Volunteers from the East of England will soon be able to receive a third ‘booster’ Covid-19 vaccine as part of a new clinical trial launching this week.
The Cov-Boost study will be run from 18 research sites across the UK, including Addenbrooke's Hospital, and will be recruiting more than 2,800 volunteers. It will be the first study in the world to provide vital data on the impact of a third dose on patients’ immune responses.
Professor Krishna Chatterjee, director of NIHR Clinical Research Facility in Cambridge, who will be leading the trial at CUH, said: “We are excited to now be able to offer the chance to take part in this next, vital study to people in the region.
We hope as many volunteers as possible who are over the age of 30 and who’ve already received two doses of a vaccine will join us in this important research”Professor Krishna Chatterjee, director of NIHR Clinical Research Facility
The trial will look at seven different Covid-19 vaccines - including the Oxford/AstraZeneca, Phizer/BionTech, and Moderna - as potential boosters, given at least 10 to 12 weeks after a second dose as part of the ongoing vaccination programme.
One booster will be provided to each volunteer and could be a different brand to the one they were originally vaccinated with.
Matt Hancock MP, Health and Social Care Secretary, said: “We will do everything we can to future-proof this country from pandemics and other threats to our health security.
The data from this world-first clinical trial will help shape the plans for our booster programme later this yearRt Hon Matt Hancock MP, Health and Social Care Secretary
Anyone interested in participating can find out more by signing up to the NHS COVID-19 Vaccine Research Registry (opens in a new tab).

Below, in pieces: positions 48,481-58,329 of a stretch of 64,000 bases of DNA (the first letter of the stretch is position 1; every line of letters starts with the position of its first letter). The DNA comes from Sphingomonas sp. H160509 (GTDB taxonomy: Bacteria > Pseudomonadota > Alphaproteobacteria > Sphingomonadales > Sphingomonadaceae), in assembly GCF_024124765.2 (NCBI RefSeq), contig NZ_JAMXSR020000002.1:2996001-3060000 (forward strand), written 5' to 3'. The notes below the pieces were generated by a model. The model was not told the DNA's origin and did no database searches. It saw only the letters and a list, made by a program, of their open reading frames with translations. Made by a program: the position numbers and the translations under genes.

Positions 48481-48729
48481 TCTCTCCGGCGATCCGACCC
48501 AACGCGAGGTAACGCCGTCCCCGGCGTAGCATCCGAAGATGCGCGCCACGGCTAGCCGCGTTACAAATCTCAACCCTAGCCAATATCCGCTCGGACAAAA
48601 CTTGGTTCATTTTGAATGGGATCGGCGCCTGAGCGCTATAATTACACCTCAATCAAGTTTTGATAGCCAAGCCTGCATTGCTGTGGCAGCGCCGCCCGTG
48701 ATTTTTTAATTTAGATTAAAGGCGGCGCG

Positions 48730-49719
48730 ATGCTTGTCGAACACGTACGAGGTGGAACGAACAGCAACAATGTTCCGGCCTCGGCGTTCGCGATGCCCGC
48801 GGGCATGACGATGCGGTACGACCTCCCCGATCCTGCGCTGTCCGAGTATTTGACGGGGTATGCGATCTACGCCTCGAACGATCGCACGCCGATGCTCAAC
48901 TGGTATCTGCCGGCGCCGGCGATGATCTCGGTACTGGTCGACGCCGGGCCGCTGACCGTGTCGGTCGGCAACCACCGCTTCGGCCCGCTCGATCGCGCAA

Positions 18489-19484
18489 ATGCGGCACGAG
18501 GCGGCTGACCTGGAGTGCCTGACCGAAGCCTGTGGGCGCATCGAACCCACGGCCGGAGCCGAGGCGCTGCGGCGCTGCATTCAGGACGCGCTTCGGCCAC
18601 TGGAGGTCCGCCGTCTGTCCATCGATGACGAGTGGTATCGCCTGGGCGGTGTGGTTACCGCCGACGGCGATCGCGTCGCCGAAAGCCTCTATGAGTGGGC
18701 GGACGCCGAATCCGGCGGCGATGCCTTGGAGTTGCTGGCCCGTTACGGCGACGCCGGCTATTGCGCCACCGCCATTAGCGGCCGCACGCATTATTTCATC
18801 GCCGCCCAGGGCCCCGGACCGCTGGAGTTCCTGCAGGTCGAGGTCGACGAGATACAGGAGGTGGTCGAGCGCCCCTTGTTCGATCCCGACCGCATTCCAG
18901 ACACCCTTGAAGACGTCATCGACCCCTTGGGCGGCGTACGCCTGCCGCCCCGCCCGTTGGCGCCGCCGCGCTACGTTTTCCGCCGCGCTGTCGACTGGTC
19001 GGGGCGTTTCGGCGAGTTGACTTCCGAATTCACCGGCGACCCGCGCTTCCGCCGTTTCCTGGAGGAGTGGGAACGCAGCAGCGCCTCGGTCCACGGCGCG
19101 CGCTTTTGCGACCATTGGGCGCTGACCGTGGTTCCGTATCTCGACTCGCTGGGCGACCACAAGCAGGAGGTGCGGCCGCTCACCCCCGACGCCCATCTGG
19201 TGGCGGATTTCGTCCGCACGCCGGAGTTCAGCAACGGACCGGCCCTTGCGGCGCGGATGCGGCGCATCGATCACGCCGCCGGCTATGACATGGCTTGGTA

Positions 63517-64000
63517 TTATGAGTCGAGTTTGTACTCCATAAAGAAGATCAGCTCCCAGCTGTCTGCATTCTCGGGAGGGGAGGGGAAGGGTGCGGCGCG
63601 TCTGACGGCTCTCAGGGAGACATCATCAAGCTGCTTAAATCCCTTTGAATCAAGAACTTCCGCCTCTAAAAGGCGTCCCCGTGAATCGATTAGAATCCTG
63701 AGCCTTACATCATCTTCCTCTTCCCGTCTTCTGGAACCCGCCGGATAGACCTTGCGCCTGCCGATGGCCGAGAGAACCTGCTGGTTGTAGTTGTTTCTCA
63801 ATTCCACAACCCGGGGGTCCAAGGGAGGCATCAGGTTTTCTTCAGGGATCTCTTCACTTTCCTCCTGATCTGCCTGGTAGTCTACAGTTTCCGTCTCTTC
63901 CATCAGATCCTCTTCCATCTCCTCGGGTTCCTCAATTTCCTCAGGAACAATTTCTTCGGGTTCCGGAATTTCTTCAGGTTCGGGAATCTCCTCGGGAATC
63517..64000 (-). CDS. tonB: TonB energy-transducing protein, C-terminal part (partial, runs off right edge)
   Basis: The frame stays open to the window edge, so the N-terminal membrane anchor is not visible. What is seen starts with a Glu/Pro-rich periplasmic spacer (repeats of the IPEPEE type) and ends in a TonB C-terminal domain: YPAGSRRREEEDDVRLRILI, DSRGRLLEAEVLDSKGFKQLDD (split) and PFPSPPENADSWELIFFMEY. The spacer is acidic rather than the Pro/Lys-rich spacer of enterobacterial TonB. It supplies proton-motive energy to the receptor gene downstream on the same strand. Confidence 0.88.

Participants will be adults aged 30 years or older and will include those immunised early on in the vaccination programme - for example, adults aged 75 and over or health and care workers.
All the trial sites are working on ways of including people in research from a wide variety of backgrounds and individuals from ethnic minorities are encouraged to apply.
Dr Helen Macdonald, Chief Operating Officer for the NIHR’s Clinical Research Network in the Eastern region, said: “Our NIHR colleagues have been instrumental in the progress that’s been made, but we couldn’t have reached this point without the people who volunteer to help by taking part in research. We hope as many people as possible will take the opportunity to help support this research too.”
Anyone living in the UK can sign up online to take part in the trials through the NHS, giving permission for researchers to contact you if they think you are a good fit.
Once signed up, you can withdraw at any time and request that your details be removed from the COVID-19 Vaccine Research Registry.
The initial results, expected in September, will help inform decisions on any potential booster programme from autumn this year.